Earnings per share (EPS) is a common financial metric used to express the profitability of a company. However, in order to account for all of a company's obligations that could result in additional shares being issued, diluted earnings per share can be a much better metric to use.

Here's what diluted EPS is and how to calculate it.

What is Diluted EPS?
A company's earnings per share, or EPS, is simply the company's total income minus any preferred dividends, divided by the number of outstanding shares.

Note: For accuracy, it is best to use a weighted average of the company's outstanding shares for the period.

However, this doesn't paint a completely accurate picture of the company's financial condition. Many companies have other existing obligations that could result in additional shares being issued. For example, if a company issues stock options to its employees or has any outstanding bonds that could be converted into common stock, then it could result in the issuance of more shares -- and the dilution of existing shareholders.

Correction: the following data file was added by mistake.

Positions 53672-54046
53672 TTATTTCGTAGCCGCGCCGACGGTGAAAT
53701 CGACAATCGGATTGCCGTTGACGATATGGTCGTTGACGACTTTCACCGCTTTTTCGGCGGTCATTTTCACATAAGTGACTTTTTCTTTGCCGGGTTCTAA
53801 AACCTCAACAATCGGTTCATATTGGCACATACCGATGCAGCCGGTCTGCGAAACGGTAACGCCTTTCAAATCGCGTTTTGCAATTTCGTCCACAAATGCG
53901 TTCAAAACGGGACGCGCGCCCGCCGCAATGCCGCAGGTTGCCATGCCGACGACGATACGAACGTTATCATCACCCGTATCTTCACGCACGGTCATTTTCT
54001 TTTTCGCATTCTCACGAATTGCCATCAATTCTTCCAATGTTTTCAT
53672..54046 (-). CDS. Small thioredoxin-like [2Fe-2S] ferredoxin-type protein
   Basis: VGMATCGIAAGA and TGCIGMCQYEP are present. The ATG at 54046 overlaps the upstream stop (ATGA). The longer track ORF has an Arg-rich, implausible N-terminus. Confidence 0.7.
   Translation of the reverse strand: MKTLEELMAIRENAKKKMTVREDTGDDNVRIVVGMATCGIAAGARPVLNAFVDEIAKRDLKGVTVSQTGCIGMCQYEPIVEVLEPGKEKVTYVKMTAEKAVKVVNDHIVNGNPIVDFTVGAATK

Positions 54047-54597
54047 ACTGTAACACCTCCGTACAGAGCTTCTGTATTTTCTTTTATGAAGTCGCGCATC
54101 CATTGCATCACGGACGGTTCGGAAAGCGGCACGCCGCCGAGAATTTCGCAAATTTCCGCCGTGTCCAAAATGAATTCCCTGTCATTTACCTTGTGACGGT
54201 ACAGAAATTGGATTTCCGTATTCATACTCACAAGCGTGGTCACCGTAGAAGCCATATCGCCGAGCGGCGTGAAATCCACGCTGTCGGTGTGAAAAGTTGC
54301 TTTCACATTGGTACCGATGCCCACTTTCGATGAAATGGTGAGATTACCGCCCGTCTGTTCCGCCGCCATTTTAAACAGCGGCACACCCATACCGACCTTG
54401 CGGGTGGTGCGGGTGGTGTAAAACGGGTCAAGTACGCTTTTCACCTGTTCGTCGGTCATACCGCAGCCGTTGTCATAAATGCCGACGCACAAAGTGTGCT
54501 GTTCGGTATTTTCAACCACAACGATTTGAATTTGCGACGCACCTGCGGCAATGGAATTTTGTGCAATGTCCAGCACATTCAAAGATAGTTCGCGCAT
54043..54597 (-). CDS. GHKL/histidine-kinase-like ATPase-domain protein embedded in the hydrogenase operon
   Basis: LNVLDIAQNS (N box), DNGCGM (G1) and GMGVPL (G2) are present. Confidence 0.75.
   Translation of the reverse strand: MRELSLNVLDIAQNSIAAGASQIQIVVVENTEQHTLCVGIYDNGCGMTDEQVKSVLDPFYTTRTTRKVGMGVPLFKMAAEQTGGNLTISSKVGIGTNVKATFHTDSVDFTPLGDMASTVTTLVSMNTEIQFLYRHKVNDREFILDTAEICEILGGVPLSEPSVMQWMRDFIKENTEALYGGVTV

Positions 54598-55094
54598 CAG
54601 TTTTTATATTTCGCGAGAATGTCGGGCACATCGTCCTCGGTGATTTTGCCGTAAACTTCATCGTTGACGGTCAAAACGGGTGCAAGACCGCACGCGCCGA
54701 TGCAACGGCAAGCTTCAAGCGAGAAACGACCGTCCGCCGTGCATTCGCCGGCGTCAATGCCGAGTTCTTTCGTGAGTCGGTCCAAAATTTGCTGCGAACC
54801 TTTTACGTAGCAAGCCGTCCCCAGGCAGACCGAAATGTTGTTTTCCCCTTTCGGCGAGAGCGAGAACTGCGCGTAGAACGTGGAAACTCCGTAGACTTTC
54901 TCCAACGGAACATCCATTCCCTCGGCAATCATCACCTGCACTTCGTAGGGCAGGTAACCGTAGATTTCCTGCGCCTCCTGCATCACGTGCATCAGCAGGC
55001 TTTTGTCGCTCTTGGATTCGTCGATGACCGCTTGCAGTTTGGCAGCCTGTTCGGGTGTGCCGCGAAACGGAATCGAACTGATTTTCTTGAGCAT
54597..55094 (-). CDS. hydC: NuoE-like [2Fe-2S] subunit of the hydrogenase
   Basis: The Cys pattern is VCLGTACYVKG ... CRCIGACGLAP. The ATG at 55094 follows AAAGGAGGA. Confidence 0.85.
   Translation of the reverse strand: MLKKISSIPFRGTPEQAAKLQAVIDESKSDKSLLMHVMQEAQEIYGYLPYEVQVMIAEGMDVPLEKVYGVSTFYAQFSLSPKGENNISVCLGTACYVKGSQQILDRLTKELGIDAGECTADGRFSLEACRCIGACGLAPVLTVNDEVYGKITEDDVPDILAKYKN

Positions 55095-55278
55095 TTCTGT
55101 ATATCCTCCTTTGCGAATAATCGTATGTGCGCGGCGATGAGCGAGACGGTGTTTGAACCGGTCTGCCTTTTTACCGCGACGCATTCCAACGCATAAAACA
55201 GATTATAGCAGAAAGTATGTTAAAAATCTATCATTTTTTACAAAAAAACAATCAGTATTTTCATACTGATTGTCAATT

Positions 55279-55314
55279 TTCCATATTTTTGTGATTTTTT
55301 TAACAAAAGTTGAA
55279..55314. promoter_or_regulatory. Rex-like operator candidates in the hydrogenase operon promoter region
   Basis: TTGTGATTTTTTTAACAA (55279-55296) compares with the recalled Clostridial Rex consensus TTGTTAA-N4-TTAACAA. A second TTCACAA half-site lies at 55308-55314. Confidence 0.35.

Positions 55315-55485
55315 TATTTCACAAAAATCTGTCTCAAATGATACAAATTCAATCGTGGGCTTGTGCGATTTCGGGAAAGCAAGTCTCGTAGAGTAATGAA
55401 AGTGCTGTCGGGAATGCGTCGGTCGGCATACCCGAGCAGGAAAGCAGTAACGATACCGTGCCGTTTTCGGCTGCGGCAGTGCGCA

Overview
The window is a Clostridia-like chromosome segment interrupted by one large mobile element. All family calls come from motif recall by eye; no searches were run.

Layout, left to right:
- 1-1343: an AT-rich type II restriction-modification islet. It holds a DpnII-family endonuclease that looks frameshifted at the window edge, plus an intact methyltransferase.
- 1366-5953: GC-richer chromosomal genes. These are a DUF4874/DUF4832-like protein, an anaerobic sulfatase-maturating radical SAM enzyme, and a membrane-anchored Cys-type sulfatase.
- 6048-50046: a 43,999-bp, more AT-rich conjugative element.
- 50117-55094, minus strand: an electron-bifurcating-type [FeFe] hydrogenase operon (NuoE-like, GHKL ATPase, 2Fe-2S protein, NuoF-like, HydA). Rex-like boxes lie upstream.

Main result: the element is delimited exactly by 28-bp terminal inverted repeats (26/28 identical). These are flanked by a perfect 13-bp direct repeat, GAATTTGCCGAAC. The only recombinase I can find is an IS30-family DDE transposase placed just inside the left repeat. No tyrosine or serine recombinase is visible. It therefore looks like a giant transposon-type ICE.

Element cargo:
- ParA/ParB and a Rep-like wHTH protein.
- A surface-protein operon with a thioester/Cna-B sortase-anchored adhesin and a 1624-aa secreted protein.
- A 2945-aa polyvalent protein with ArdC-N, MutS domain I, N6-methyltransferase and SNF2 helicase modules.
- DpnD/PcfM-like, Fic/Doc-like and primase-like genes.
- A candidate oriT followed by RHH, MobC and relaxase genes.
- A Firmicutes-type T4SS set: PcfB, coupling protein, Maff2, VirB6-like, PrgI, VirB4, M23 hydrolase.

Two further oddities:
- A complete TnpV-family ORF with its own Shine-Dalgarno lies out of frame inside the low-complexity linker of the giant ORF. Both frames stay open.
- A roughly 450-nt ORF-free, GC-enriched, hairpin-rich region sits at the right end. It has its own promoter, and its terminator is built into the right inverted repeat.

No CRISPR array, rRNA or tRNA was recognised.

For this reason, it can be more useful to express financial metrics such as EPS using the "fully diluted" share count -- that is, the number of shares that would exist if all of these obligations were met. To calculate diluted EPS, we modify the share count in the EPS formula to account for the extra shares.

How to determine the effect of options
Diluted shares can be tricky to calculate, especially when it comes to stock options, which are the most common obligation to issue shares that companies face. Basically, when a company issues stock options at a certain exercise (strike) price, you only need to account for the intrinsic value of the options and how much stock could be purchased with that amount of money.

First, multiply the number of issued stock options by the exercise price. This tells you how much would be paid in order to exercise the options.

Next, divide that result by the current market price of the stock to determine how many shares could be purchased for the exercise price of the options.

Finally, subtract this figure from the number of options outstanding to determine the excess shares that would need to be issued to meet these obligations.

This is the number you add to the outstanding share count to determine the number of shares that could exist if the options were exercised.

An example
Let's say that a company earns \$1 million and has 10 million outstanding shares and no preferred dividends to pay. A basic calculation shows an EPS of \$0.10. We'll also assume that shares trade for \$20 and the company has issued 1 million stock options to buy shares for \$15. Using the method discussed above, we can calculate the number of diluted shares like this:

And then diluted EPS can be calculated using this result:

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